Marc Bitzer, CEO of Whirlpool, recently told CNBC that he is “starting to get worried” about the U.S. labor market. He’s right to be worried. The most recent U.S. Labor Department monthly Job Openings and Labor Turnover Survey indicated there were 10.4 million job openings in August, whereas the number of people leaving their jobs (the “quits rate”) rose to 4.3 million, the highest level seen on record since December 2000.
According to a recent McKinsey report, a record 19 million U.S. workers have quit their jobs since April 2021. While businesses have embraced digitization and reorganized their supply chains through the course of the pandemic, many have not taken the time to re-think their strategy – how they operate and why they exist – as it relates to people and rewards. Without a clear understanding of why workers are leaving, many organizations are quite naturally inclined to focus on transactional factors, such as inadequate compensation and hours spent at work. But pay increases and other financial perks may only serve to create a transactional relationship that is devoid of relational ties between employees, their colleagues, and their employers.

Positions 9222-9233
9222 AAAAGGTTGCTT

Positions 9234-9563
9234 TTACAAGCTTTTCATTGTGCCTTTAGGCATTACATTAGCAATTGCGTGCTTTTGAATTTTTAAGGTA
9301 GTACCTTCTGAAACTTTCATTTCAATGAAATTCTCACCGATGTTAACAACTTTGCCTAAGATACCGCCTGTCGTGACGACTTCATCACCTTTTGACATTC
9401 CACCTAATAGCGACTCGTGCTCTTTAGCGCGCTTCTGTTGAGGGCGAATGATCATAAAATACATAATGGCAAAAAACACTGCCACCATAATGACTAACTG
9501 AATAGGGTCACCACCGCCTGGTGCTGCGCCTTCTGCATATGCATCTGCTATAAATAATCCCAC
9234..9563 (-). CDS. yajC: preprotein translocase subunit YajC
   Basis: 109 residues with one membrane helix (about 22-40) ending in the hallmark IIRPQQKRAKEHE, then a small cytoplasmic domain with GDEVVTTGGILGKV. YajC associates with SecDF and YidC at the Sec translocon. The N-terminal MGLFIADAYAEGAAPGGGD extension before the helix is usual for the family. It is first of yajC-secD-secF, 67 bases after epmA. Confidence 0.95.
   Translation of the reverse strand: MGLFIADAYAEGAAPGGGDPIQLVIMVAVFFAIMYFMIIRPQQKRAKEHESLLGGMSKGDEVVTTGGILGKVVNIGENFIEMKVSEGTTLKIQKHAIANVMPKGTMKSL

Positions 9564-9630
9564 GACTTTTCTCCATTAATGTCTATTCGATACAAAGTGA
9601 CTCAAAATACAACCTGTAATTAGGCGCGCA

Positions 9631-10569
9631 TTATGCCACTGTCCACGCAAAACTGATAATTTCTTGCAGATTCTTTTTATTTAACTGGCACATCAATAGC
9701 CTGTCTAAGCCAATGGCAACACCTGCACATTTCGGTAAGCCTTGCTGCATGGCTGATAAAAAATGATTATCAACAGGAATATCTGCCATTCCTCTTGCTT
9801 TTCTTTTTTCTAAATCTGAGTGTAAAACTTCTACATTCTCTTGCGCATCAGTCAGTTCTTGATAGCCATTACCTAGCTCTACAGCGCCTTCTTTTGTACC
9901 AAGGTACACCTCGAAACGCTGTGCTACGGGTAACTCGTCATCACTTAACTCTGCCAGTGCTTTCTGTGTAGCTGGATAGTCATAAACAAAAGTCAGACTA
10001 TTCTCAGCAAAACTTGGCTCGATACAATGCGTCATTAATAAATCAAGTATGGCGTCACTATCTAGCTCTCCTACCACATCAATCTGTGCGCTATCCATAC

Recognizing the socio-economic shift that has emerged from the pandemic, business leaders should start with a close look at your company’s strategy. How well have you aligned the “People and Rewards” side of your cube (Mastering the Cube) to the overall strategy? We all know that employees expect fair pay and upward mobility, but it is equally important to have a people and rewards strategy that goes deeper than a transactional relationship, one that will encourage employee engagement and loyalty. Here are a few suggestions:
Create and reinforce a strong sense of purpose in your organization. People want meaning in their work lives and, with a clear purpose for their work, are more likely to be better employees – more loyal, more engaged, more likely to go the extra mile, less likely to leave. This sense of purpose should be integrated into activities and programs that the company actively supports and in which leadership participates. A strong sense of purpose will also help your organization to recognize emerging opportunities and connect with your customers.